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Implications of Emerging Vehicle Technologies on Rare Earth Supply and Demand in the United States

Center for Industrial Ecology, School of Forestry and Environmental Studies, Yale University, 195 Prospect St., New Haven, CT 06511, USA
School of Engineering, University of Edinburgh, King’s Buildings, Sanderson Building, Edinburgh EH9 3FB, UK
Oak Ridge National Laboratory, Oak Ridge, TN 37831, USA
Author to whom correspondence should be addressed.
Resources 2018, 7(1), 9;
Submission received: 4 December 2017 / Revised: 19 January 2018 / Accepted: 21 January 2018 / Published: 25 January 2018
(This article belongs to the Special Issue Urban Mining for Resource Supply)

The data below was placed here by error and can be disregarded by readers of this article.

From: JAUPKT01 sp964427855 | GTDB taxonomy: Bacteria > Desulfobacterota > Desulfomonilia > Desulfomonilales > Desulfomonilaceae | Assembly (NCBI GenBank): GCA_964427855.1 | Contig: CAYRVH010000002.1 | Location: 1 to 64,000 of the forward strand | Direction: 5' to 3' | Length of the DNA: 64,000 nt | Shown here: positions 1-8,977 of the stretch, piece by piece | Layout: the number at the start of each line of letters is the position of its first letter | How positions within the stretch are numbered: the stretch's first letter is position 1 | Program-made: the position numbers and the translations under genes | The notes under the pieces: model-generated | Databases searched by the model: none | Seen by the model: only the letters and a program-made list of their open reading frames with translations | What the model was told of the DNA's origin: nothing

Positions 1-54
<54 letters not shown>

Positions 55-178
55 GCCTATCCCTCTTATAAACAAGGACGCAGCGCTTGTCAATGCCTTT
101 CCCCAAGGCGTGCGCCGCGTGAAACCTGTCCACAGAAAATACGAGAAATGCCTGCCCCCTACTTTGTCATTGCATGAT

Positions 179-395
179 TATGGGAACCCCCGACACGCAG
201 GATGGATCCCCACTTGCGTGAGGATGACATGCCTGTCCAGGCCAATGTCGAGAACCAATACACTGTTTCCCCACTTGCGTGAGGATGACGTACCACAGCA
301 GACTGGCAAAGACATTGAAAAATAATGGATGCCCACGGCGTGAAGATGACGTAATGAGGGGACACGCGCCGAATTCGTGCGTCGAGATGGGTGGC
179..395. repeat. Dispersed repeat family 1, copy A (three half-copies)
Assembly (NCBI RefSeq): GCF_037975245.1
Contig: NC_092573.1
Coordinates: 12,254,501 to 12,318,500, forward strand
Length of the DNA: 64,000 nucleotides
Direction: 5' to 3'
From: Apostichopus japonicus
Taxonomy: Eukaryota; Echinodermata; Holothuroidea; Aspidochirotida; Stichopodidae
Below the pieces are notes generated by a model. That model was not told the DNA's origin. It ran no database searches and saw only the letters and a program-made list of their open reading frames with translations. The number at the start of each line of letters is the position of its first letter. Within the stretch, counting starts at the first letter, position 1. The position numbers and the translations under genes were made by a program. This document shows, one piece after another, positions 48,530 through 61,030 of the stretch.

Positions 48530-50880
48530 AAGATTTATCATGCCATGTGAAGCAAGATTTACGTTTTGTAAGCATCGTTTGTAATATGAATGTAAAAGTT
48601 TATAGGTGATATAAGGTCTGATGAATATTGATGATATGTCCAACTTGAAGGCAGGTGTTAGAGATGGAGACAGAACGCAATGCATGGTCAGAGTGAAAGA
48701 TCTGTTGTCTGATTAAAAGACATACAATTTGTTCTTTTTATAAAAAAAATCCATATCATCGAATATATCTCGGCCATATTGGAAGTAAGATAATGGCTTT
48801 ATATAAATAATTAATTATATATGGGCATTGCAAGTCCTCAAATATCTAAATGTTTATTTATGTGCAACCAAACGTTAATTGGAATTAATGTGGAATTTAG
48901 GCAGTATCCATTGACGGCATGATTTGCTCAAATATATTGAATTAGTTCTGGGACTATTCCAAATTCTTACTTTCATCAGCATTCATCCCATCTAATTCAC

We explore the long-term demand and supply potentials of rare earth elements in alternative energy vehicles (AEVs) in the United States until 2050. Using a stock-flow model, we compare a baseline scenario with scenarios that incorporate an exemplary technological innovation: a novel aluminum–cerium–magnesium alloy. We find that the introduction of the novel alloy demonstrates that even low penetration rates can exceed domestic cerium production capacity, illustrating possible consequences of technological innovations to material supply and demand. End-of-life vehicles can, however, overtake domestic mining as a source of materials, calling for proper technologies and policies to utilize this emerging source. The long-term importing of critical materials in manufactured and semi-manufactured products shifts the location of material stocks and hence future secondary supply of high-value materials, culminating in a double benefit to the importing country. This modeling approach is adaptable to the study of varied scenarios and materials, linking technologies with supply and demand dynamics in order to understand their potential economic and environmental consequences.